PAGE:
Tuesday, September 10, 2013

The Myth of the Local Fracking Boom

There is lots of talk about how shale gas (made accessible by advances in technology) is an economic boom for Texas and the nation. In fact, a big study by IHS Global just came out touting the economic miracle that is shale oil and gas.

A Forbes story about this chastised Dallas for not taking part in the boom. They note that other cities (like Corpus Christi) have embraced the new energy economy and write:

But of course, cities like Corpus Christi…are places whose leaders clearly recognize that one of the best ways to benefit from an amazing industrial boom is to actually participate in it…”

Well, Denton is certainly participating in the new energy economy – hosting around 100 gas wells in its city limits and another 400 or so in its extra-territorial jurisdiction. That’s not to mention the crisscrossing maze of pipelines. We must be benefiting economically from this “amazing industrial boom,” right?

Actually: wrong. Read on.

We have all just assumed that our little microcosm of Denton mirrors the national and state macrocosm of economic bounty from shale gas. Nobody has any real idea of what the economic impact of shale gas is for Denton. I asked City Staff to put this together as we rewrote the ordinance but nothing happened. As a result, the Task Force and City Council went forward on the basis of this assumption.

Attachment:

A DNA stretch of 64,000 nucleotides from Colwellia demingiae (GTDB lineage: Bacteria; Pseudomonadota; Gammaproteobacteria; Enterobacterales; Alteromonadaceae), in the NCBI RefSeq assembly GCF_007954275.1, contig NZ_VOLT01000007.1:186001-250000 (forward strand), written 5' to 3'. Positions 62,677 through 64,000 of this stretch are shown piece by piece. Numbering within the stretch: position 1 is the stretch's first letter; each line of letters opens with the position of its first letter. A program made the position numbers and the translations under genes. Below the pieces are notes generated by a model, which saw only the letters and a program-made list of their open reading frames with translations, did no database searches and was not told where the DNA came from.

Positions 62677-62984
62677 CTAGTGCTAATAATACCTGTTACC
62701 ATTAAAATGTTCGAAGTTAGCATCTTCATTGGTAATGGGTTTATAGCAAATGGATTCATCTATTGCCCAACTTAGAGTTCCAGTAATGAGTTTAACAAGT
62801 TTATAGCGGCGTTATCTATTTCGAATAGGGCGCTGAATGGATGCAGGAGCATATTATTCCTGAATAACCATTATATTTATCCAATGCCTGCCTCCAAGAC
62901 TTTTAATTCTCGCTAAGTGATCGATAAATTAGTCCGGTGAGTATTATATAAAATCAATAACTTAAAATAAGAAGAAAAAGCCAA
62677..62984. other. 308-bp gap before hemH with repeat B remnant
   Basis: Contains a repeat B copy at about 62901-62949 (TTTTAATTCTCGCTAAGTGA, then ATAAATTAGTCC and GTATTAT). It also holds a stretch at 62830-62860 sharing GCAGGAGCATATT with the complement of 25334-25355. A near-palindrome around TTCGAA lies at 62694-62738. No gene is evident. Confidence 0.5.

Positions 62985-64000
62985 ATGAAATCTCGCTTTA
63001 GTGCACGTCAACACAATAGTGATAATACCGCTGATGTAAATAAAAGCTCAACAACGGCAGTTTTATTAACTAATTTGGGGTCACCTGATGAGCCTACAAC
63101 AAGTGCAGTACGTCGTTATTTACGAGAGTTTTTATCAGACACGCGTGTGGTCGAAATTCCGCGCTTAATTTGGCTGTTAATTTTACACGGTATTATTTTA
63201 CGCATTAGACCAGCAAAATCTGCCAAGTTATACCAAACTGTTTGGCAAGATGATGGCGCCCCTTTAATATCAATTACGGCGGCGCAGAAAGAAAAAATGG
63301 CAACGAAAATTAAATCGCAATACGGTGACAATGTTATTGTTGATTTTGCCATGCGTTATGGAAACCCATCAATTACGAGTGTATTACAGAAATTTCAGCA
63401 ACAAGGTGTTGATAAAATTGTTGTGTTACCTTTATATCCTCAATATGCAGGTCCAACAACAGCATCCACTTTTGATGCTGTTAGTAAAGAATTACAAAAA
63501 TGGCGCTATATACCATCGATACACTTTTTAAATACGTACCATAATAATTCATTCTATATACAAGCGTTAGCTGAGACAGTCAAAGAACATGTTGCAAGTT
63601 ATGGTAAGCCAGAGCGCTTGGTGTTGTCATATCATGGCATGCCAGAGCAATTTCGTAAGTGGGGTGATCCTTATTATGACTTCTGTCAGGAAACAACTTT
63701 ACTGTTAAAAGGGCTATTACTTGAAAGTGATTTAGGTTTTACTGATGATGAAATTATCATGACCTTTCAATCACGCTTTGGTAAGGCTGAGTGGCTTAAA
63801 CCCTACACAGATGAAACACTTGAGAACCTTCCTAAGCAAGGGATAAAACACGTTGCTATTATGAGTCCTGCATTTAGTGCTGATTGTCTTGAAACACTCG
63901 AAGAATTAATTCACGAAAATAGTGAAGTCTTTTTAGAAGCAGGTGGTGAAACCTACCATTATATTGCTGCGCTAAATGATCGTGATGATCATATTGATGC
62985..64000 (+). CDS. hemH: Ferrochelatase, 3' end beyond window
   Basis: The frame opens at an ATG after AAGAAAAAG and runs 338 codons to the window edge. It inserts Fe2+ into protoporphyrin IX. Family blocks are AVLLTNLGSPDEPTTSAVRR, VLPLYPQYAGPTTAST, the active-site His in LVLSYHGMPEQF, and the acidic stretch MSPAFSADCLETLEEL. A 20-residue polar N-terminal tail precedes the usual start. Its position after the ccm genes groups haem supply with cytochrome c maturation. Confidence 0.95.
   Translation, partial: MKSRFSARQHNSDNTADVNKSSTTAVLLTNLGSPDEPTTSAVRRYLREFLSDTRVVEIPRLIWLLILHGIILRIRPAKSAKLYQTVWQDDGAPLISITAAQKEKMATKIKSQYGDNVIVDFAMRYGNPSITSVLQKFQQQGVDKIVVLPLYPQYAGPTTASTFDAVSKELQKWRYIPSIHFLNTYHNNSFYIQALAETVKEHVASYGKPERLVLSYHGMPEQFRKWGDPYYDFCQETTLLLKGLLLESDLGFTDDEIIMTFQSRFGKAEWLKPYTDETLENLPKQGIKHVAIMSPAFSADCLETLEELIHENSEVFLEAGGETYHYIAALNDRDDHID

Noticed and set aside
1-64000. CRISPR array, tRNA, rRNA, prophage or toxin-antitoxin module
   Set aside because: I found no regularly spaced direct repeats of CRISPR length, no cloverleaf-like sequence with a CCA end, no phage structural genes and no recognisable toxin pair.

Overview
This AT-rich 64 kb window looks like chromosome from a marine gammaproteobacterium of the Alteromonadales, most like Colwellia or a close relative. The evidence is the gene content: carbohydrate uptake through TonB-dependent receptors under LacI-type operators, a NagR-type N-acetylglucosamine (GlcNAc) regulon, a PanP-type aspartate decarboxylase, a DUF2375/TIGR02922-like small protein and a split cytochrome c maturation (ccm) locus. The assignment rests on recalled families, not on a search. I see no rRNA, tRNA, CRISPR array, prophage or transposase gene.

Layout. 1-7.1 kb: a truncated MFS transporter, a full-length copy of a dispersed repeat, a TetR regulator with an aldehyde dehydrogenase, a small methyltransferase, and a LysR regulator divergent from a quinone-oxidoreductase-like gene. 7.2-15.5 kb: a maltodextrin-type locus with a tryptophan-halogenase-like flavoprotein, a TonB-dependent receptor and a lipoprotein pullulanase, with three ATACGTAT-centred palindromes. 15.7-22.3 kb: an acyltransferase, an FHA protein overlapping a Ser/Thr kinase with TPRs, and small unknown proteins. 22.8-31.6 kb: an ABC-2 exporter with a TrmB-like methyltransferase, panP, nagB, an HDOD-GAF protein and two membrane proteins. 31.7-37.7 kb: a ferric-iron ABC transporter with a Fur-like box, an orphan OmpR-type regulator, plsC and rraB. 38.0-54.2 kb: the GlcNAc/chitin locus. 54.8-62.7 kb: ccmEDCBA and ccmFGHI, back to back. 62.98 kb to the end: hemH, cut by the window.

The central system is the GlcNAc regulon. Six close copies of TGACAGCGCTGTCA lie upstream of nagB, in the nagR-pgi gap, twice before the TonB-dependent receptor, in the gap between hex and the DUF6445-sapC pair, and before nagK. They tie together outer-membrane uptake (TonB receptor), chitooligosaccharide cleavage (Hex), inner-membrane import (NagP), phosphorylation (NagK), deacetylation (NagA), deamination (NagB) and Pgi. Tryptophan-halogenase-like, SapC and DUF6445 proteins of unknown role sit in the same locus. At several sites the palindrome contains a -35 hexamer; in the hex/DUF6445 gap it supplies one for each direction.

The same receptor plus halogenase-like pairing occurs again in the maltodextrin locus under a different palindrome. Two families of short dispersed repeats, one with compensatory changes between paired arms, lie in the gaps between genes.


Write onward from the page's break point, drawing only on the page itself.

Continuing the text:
There are obviously lots of facets to this picture – both positive and negative: jobs, royalties, taxes, commodity prices, road damage, real estate values, pollution, etc. I am not pretending to paint a full picture. But I have made a pretty good sketch. And along five variables – royalties, property taxes, resident wealth, schools, and jobs – it looks like there is no such thing as a local economic boom for Denton when it comes to fracking.

Just follow the five bold numbers below.

Last month I was digging through mineral property data to get a picture of how the money from drilling and fracking for natural gas in Denton is distributed. I was looking at the overall pie of roughly $25 million in certified value held by mineral owners to see who got which slices. (The bigger pie is about $84 million, but that includes the share held by the operators).

But to get at the local economic impact we need to look at this from another angle. We need to look at the City of Denton and treat its budget as the pie for our analysis. We can then look at all the revenues generated from natural gas development to see how big that slice is in the budget pie. Sure, the City of Denton owns just 14% of the mineral wealth in Denton. But maybe that is a significant figure when seen in the context of its budget. Maybe it is a big source of public revenue (hint: it’s not).